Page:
Laravel: Mass Inserts Using DB Query Builder

by Mike Classic on October 6, 2016

NOTE: THIS ARTICLE WAS WRITTEN FOR THE OLD SITE WHEN LARAVEL 4 WAS OUT, BUT STILL APPLIES TO LARAVEL 5 TODAY

When passing arrays for mass insert into the DB QueryBuilder, make sure each array entry has the same fields to populate, no extras. This may be intuitive for you, but it was not for me.

Symptoms

The problem manifested itself during database seeding. Here is a sample schema for the type of table I was building and seeding.

Schema::create('services', function(Blueprint $table)
{
    $table->primary('id');
    $table->boolean('auxiliary')->default(false);
    $table->decimal('rate');
});

I had a seeder class which had an array of entries to insert. This is basically an array of arrays, each nested array represents one table row. This is demonstrated below:

class ServicesTableSeeder extends Seeder {
    /**
     * Run the database seeds.
     *
     * @return void
     */
    public function run()
    {
        DB::table('services')->delete();

        $entries = [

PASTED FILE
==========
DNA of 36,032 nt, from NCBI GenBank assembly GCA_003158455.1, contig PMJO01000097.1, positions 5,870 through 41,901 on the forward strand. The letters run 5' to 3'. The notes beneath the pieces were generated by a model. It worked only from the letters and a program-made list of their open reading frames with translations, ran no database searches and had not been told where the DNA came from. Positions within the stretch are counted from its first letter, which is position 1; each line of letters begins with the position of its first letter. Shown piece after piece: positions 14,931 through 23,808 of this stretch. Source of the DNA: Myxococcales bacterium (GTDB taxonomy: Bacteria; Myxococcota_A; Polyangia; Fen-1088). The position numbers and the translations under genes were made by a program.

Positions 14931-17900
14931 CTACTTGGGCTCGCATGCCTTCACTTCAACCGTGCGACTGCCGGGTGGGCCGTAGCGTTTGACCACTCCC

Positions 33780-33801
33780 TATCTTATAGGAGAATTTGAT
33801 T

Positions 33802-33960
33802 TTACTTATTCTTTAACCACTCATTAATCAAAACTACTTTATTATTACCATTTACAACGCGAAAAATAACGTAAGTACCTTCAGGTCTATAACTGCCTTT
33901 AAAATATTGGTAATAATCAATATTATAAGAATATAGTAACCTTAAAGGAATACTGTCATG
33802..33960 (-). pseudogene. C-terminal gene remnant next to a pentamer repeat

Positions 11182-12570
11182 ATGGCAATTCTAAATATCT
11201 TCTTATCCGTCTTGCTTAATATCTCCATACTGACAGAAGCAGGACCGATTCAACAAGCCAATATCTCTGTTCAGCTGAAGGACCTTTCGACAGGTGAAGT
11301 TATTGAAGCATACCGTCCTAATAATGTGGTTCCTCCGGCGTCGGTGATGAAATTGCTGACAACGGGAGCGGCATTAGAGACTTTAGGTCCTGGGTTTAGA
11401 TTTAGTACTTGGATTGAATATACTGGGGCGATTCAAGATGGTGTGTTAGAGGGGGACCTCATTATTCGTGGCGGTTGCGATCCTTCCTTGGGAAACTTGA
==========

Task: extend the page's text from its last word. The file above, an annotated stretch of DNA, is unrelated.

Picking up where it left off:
[
                'rate' => 50.00,
                'description' => 'Cheaper Service'
            ],
            [
                'rate' => 100.00,
                'description' => 'Some Service',
                'auxiliary' => true
            ],
            /* ... */
        ];

        DB::table('services')->insert($entries);
    }
}

As you can see, one row had more fields to populate than the previous. I had thought that the query builder would accomodate for this, but it doesn't. I'd run this seeder, and the table would simply not populate at all, with no errors thrown.

The solution I came up with was to run array inserts where the rows/entries all populate the same fields. So if you have rows that populate more/less/different fields, group them together in a separate array of entries, as such:

class ServicesTableSeeder extends Seeder {
    /**
     * Run the database seeds.
     *
     * @return void
     */
    public function run()
    {
        DB::table('services')->delete();

        $entries = [
            [
                'rate' => 50.00,
                'description' => 'Cheaper Service'
            ],
            [
                'rate' => 60.00,
                'description' => 'Medium Service'
            ]
        ];

        $entries2 = [
            [
                'rate' => 100.00,
                'description' => 'Some auxiliary service',
                'auxiliary' => true
            ],
            [
                'rate' => 90.00,
                'description' => 'Explicitly non-auxiliary service',
                'auxiliary' => false
            ]
        ];

        DB::table('services')->insert($entries);
        DB::table('services')->insert($entries2);
    }
}

Notice how the two arrays of entries have the same fields to populate.

Tags: Laravel PHP